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Damning Report Reveals ATO’s Failure To Chase Unpaid Superannuation

Damning report reveals ATO’s failure to chase unpaid superannuation

A damning report has found the Australian Tax Office has failed to chase up billions in unpaid superannuation for workers.

According to the Australian National Audit Office (ANAO) the ATO has only managed to collect less than 15 percent of unpaid super each year.

Employment experts say unpaid super is an insidious form of wage theft, costing workers tens of thousands in their retirement.

Damning report reveals ATO’s failure

The Tax Office made a commitment to be proactive in 40 percent of compliance cases in the three or four years to 2020-21.

However, the ANAO report found proactive compliance activities declined following the introduction of the super guarantee taskforce in 2017.

Instead, it describes a shift in approach “from resource-intensive audit activity to low-touch nudges” for employers failing to pay super.

Stronger enforcement powers “have largely not been exercised”, and firm compliance activity has been used less frequently.

ATO needs to do better

Industry Super Australia chief executive Bernie Dean said the Tax Office needs to do better.

“It is little wonder the regulator performs so badly considering the auditor-general’s finding that the ATO does little proactive enforcement, instead relying on workers to make a report and do all the heavy lifting,” he said.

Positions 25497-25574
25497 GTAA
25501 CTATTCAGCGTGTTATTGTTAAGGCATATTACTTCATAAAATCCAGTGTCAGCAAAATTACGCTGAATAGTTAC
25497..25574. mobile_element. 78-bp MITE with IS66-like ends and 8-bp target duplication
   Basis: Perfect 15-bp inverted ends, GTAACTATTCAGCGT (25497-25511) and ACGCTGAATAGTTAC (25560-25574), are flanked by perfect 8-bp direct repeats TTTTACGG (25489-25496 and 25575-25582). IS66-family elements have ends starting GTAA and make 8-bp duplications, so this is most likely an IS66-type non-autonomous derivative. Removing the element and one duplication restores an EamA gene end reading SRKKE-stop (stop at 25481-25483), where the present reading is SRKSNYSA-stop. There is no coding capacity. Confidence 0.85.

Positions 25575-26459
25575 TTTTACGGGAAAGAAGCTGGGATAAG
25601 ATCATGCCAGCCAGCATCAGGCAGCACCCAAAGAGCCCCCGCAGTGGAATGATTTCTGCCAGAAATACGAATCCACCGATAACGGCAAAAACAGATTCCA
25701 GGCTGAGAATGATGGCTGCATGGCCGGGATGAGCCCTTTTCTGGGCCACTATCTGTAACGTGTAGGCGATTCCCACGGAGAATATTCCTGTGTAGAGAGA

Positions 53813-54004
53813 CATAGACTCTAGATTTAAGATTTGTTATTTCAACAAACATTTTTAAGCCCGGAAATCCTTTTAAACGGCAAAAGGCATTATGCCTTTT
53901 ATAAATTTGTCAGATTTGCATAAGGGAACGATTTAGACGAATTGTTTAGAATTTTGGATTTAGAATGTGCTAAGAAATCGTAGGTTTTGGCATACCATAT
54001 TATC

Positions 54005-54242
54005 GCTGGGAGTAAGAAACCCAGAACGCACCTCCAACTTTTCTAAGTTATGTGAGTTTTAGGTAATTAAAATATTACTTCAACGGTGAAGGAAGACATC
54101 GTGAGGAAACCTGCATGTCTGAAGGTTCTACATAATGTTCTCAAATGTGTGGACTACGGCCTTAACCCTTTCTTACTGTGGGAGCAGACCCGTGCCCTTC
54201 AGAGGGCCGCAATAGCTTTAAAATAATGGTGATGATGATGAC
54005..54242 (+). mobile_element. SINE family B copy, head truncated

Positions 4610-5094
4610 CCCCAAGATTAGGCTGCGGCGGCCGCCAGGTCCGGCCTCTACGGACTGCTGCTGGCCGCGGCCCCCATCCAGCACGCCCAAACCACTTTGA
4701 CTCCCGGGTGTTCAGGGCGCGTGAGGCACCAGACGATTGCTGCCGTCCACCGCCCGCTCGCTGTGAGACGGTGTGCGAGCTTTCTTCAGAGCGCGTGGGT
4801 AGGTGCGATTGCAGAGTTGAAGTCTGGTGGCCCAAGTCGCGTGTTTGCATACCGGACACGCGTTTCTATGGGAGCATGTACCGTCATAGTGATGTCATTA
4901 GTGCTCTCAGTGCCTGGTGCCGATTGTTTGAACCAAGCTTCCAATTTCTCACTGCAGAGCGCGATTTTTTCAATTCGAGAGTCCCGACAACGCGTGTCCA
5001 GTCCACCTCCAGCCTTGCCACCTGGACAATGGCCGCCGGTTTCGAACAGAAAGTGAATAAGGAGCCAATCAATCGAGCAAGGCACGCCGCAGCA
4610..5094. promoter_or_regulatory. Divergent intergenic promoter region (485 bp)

Meanwhile, ACTU assistant secretary Scott Connolly described the ATO’s 15 percent super recovery record as an “appalling record”.

He said the lack of enforcement will leave millions of workers worse off in retirement.

“Australian workers are losing $5 billion per year through a system which allocates 13 full-time staff to the proactive policing of the theft of super nationally,” he said.

Labor promises tougher action

Labor’s superannuation spokesman, Stephen Jones, said Australians are losing billions of dollars a year in unpaid super.

“Every dollar of unpaid super is a dollar that a retiree is not getting,” he said.

“The Morrison government knows about it but they just don’t care. Labor plans to take the issue head-on.”

Jones said Labor will require the Tax Office to set tough and transparent targets to recover unpaid superannuation.

Furthermore, the government will require the ATO to report those results to parliament annually.

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Unpaid super costs workers in retirement

Meanwhile, industrial advocate Miles Heffernan said unpaid workers costs workers tens of thousands of dollars in retirement.

“Make no mistake, employers who fail to pay superannuation on time are stealing from their worker’s retirement,” he said.

Mr Heffernan believes employers should pay super every time they pay wages.

“Currently, employers pay super once every quarter and as a result, it’s easy to overlook, and it’s easy for workers to forget to check their balances,” he said.

“Super is a part of someone’s wage, so it should be paid every fortnight or every month, at the same time as a person’s regular pay.”

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